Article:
Then, one of my friends posted a picture of her pet duck. I had considered chickens as a potential pest-eater, but many online bloggers already had posted that chickens like squash bugs just about as much as I do. I quickly messaged my friend about her ducks’ squash bug eating abilities and was given the promising news that yes, her duck does eat the things. Hooray!
Several weeks of Google-style research later, I have learned about MANY different type of duck breeds, the benefits of their eggs (did you know some people who are allergic to chicken eggs CAN eat duck eggs?), and my husband began smacking his lips in anticipation of a roasted duck dinner. I was sold.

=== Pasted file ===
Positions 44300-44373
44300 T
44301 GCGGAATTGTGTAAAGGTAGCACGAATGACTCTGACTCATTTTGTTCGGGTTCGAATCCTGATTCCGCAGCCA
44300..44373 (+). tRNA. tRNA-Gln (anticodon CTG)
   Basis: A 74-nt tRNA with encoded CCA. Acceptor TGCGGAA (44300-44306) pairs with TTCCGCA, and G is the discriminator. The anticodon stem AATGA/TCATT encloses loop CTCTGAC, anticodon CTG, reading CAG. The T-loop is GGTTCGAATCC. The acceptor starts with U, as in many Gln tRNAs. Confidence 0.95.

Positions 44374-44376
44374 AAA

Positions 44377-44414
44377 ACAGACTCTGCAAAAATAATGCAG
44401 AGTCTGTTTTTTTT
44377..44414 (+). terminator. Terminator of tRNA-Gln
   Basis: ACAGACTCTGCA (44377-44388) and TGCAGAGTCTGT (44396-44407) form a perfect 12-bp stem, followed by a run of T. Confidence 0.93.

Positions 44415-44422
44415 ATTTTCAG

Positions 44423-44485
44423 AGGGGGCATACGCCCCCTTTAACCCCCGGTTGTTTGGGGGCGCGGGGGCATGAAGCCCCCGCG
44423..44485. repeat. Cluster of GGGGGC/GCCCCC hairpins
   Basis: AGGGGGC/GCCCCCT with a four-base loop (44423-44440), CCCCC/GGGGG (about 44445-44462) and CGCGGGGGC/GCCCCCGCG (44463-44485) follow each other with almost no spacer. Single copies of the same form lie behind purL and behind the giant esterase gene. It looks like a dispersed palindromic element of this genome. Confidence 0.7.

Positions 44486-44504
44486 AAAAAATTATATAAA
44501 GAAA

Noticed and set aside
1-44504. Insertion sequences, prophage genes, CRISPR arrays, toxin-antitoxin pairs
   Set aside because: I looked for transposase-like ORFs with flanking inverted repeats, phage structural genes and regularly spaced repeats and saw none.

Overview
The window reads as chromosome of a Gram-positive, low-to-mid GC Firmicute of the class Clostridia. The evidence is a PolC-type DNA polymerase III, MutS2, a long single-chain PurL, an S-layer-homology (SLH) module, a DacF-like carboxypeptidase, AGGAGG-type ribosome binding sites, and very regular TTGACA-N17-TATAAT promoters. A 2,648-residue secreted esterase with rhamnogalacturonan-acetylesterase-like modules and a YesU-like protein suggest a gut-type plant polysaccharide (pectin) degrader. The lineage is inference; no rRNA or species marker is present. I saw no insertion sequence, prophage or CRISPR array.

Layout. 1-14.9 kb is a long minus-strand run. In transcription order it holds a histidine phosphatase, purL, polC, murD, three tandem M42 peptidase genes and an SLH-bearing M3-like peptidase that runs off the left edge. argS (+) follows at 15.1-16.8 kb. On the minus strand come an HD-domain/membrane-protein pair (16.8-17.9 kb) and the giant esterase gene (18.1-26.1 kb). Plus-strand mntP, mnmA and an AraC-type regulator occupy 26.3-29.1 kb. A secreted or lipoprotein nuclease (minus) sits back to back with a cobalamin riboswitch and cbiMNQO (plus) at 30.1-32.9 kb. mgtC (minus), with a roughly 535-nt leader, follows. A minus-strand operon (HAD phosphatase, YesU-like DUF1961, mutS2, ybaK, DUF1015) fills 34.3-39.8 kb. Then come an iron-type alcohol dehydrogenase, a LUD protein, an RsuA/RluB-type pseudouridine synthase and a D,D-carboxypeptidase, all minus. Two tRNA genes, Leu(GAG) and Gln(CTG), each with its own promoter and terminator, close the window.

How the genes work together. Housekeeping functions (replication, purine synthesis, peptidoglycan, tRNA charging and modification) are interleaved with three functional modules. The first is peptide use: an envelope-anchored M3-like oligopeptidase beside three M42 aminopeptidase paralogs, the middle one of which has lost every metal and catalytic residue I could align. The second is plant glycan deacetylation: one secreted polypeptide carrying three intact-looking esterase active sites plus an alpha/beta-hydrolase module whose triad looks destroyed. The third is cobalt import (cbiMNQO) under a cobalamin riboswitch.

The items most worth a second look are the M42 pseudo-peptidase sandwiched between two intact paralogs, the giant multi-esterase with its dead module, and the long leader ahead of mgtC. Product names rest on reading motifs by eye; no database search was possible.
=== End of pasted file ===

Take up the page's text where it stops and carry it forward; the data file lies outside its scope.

So here we are now, duck (farmers? ranchers?)
The plan is to see if these ducklings live to adulthood. There are many pitfalls that they will face. Starting with our inexperience, the potential “cold” of Las Vegas winters and definite heat of Las Vegas summers, how hungry my husband gets as they get bigger and plump up, and how noisy they get (too much noise and I’ll be suggesting it’s duck-dinner time, myself).
I am also going to use this opportunity to further my children’s understanding of economics and return on investment. We are going to keep track of how much the ducks cost. We will do market research and quantify how much a duck egg is worth as well as a full duck carcass (ie – duck dinner). We are also going to look into selling duck feathers for fan-making to some local artisans. My daughter is already excited about the prospect of earning her own money.